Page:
But if there is one thing the folks of Doi Pha Mee love to share more than their way of life, it would be the story of the late King Bhumibol Adulyadej’s visit to the village in January 1970. The king died in October 2016, with Thailand currently observing a one-year mourning period.
Community leader Chanyuth Rungtaweepittayakul recounts how the village used to be a hub for opium cultivation in the late 1960s.
“All that changed when the king visited and brought with him lychee and coffee to grow,” says the man who is referred to as por luang (village head) by the villagers. He adds that many residents wanted to flee from the village back then because it was not safe due to its proximity to the border.
But the monarch managed to convince the villagers to stay and to start planting coffee.
“We have been growing coffee here for almost 50 years now,” the village head says proudly. Today, that legacy stands tall in the form of a two-storey coffee house made of natural materials such as bamboo and attap leaves.
Visitors will find an array of beverages: espresso, latte, cappuccino, mocha and the home-grown brew – Doi Pha Mee coffee.
I opt for an iced variation of the local brew, with a dash of coconut. One sip of the aromatic beverage and I am thankful the villagers heeded the late king’s advice.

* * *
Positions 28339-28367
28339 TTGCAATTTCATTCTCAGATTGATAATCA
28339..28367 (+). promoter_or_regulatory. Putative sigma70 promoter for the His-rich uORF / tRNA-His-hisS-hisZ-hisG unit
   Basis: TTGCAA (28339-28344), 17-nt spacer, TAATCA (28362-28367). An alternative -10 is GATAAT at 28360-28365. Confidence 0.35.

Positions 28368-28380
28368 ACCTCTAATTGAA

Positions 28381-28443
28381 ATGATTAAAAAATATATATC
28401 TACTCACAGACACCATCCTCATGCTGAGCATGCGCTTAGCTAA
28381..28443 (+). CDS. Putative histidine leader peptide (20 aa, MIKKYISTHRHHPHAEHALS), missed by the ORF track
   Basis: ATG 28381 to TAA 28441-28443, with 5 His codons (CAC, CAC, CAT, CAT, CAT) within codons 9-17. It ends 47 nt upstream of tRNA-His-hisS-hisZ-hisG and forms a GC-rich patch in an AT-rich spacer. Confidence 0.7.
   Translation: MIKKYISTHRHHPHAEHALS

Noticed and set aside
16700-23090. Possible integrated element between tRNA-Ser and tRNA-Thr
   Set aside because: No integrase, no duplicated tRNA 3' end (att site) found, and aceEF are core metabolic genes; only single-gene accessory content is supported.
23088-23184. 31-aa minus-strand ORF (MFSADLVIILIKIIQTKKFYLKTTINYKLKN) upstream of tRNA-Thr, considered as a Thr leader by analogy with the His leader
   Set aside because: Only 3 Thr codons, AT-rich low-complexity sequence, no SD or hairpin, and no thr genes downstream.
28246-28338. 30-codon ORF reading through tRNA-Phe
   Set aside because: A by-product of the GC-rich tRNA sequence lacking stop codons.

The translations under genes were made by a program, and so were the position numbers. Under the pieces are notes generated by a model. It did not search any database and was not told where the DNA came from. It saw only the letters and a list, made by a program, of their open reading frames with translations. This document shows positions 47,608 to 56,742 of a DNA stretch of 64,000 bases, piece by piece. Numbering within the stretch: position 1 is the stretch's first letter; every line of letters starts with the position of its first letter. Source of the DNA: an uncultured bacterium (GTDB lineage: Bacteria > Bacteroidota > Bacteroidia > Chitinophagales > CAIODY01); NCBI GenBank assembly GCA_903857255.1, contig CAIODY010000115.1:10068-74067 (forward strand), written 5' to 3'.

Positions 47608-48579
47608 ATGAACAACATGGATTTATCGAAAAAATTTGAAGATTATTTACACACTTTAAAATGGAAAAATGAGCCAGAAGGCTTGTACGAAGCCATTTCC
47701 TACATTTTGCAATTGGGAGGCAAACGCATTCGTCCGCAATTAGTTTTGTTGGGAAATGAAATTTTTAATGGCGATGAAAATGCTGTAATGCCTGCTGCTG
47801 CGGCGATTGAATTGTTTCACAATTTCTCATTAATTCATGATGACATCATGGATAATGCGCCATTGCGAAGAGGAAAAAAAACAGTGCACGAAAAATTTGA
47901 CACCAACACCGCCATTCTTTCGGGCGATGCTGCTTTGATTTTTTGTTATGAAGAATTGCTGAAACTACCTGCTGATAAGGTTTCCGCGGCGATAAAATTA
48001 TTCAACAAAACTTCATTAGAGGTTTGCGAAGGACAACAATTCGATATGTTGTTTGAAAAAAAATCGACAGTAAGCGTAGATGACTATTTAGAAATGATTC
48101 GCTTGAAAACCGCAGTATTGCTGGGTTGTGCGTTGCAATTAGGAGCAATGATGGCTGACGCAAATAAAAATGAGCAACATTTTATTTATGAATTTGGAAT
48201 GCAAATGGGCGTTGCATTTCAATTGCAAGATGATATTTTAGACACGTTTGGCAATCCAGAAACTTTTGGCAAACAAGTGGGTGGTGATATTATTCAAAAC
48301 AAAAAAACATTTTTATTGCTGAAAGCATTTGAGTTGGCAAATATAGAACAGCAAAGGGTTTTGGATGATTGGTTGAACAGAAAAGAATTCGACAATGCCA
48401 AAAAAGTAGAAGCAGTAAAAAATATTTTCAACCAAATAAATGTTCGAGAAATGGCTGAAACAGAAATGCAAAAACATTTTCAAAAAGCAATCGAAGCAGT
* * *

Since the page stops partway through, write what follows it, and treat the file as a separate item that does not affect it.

Village by the sea
Another commendable community-based tourism initiative in Thailand is in Krabi province. Located about five minutes by boat from the tourist-packed Krabi town, Koh Klang (or Klang Island) is an idyllic fishing village.
Unlike the relatively new tourism efforts in Doi Pha Mee, the residents here have been practising this form of tourism for more than 10 years. But do not expect this fishing village to be a polished getaway.
Stepping out of a traditionally made long-tailed boat, I am greeted by a rustic-looking floating restaurant. You will not find resorts, massages or beach-side activities here.
What is on offer in this Muslim community, though, are charming homes, pristine mangroves and an abundance of warm hospitality.
Before we venture further into the village, local guide Sopha Kohklang lays out a few ground rules.
“Since it’s a Muslim village, there are three rules we observe: no pork, no dogs and you must be dressed modestly,” she says.
The village is populated mainly by Muslim families, so Islam is at the centre of local life here. Daily prayers and Islamic festivals are observed devoutly.
According to Sopha, most visitors usually come to the village to enjoy seafood for lunch. While the amazing fresh catch of the day makes for a quick foodie trip, an overnight stay will reveal more of the community’s charm.
And what better way to be acquainted with the locals than to stay in their homes?
Our homestay accommodation Kidthung Cottage, is run by Paramatta Chuykarn and his wife, Suthida Prapertchob.
You can opt to listen to the romantic story of how the husband and wife met or get down and dirty in the vast padi fields here.
The village is open to travellers all year round, but August is the best time to visit as it is the rice-planting season. The rice is harvested in December to coincide with the birth month of the late king.
Getting into the muddy waters to plant the seedlings is the highlight of my trip. With my knees deep in the padi fields and under supervision from the resident farmers, the scene really does not get more local than this.